Tehran has the initiative to attack from the direction of its choosing—or several directions simultaneously—while confronting defenders with the Sisyphean task of providing 360-degree protection.
The Federal Reserve of the United States is struggling to find ideas on how to increase—not decrease—inflation.
by Samuel Rines
The neoconservative Hudson Institute hosted the son of Iran’s late Shah. He painted a picture of Iran on the brink of collapse—and presented a plan to manage the coming “implosion” with a “minimum of casualties.”
To win the new Cold War, the United States must tap its private-sector technological superiority. Victory is not possible, however, if the Pentagon continues to rely on antiquated, clunky, and counterproductive processes.
Beijing’s part-time hobbies include building “silk” roads and arbitrarily detaining foreign nationals.
If tensions between the United States and North Korea bubbled up to the surface circa 2017, would Trump consider the option to take out a member of the North’s senior military or political leadership? Would one of those targets be Kim Jong-un himself?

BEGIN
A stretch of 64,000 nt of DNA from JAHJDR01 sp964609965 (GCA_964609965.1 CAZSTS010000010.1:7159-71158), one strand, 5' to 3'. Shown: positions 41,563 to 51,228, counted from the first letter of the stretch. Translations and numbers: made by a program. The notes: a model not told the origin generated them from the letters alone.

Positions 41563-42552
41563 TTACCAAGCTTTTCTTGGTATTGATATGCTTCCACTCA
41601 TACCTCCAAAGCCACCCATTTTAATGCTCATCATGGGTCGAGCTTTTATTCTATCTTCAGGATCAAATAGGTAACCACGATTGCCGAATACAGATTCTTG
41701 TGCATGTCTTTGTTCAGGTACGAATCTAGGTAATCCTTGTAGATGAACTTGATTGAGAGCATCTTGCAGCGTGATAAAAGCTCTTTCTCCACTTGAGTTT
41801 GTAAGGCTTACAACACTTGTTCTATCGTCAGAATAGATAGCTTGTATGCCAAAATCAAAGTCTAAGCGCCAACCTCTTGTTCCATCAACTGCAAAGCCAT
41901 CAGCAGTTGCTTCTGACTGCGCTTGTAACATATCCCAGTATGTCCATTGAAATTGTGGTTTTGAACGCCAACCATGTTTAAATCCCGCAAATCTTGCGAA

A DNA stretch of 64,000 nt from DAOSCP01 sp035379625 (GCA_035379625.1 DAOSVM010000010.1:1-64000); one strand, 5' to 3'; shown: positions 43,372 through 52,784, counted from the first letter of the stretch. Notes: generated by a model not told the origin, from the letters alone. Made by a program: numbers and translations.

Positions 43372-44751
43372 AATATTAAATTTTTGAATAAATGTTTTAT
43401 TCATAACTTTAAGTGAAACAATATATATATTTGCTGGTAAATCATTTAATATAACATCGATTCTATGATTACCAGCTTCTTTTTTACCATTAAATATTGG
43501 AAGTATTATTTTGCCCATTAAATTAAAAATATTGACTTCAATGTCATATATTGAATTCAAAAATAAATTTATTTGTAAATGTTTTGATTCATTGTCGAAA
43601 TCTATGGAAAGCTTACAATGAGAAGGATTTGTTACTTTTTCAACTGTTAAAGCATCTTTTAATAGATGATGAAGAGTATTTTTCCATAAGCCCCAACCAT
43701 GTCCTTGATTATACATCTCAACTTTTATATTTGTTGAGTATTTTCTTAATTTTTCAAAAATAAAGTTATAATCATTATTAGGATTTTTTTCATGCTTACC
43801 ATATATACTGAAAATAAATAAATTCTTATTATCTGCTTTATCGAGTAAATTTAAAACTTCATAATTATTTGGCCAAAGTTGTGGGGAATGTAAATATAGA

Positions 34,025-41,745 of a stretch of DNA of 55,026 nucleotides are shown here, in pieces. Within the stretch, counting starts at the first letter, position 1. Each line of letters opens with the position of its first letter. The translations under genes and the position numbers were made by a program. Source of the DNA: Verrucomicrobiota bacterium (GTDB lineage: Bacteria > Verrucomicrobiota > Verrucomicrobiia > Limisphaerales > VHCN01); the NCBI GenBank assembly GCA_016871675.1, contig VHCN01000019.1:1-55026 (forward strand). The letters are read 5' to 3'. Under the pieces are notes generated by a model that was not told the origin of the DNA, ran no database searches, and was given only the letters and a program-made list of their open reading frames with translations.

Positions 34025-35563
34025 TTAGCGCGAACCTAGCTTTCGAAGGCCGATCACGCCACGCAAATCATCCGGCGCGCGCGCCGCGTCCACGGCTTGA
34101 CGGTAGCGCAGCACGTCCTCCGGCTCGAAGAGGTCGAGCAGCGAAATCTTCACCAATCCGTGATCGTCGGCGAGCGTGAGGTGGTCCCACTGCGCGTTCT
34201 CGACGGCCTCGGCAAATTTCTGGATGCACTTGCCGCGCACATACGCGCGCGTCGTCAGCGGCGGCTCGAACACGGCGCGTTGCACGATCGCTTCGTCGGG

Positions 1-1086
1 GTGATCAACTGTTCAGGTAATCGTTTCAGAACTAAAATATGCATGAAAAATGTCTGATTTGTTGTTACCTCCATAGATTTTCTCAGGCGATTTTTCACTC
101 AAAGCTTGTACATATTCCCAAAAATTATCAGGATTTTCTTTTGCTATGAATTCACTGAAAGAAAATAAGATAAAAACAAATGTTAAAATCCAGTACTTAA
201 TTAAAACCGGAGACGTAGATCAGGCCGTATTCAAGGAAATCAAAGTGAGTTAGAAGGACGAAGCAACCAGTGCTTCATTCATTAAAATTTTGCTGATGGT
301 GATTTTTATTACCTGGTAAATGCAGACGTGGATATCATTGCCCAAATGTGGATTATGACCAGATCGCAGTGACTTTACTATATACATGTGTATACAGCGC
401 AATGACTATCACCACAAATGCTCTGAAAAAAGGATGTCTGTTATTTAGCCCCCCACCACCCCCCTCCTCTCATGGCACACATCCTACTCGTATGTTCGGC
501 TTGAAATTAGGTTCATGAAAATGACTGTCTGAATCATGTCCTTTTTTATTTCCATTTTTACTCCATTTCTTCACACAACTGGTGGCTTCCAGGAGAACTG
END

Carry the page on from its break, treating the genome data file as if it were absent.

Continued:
Some decoupling of interdependence is likely, particularly in areas related to technology that directly affect national security. But will Washington and Beijing go too far?
Rice said that she would “ban foreign policy by tweet” and restore regular press briefings.
The administration’s current stubborn insistence on keeping American troops in Iraq exhibits several damaging patterns of thought.
Porous firewalls and after-the-fact hack-notifying dashboards have failed time and time again. With or without federal support, companies need to pursue alternative manners to protect and track their data.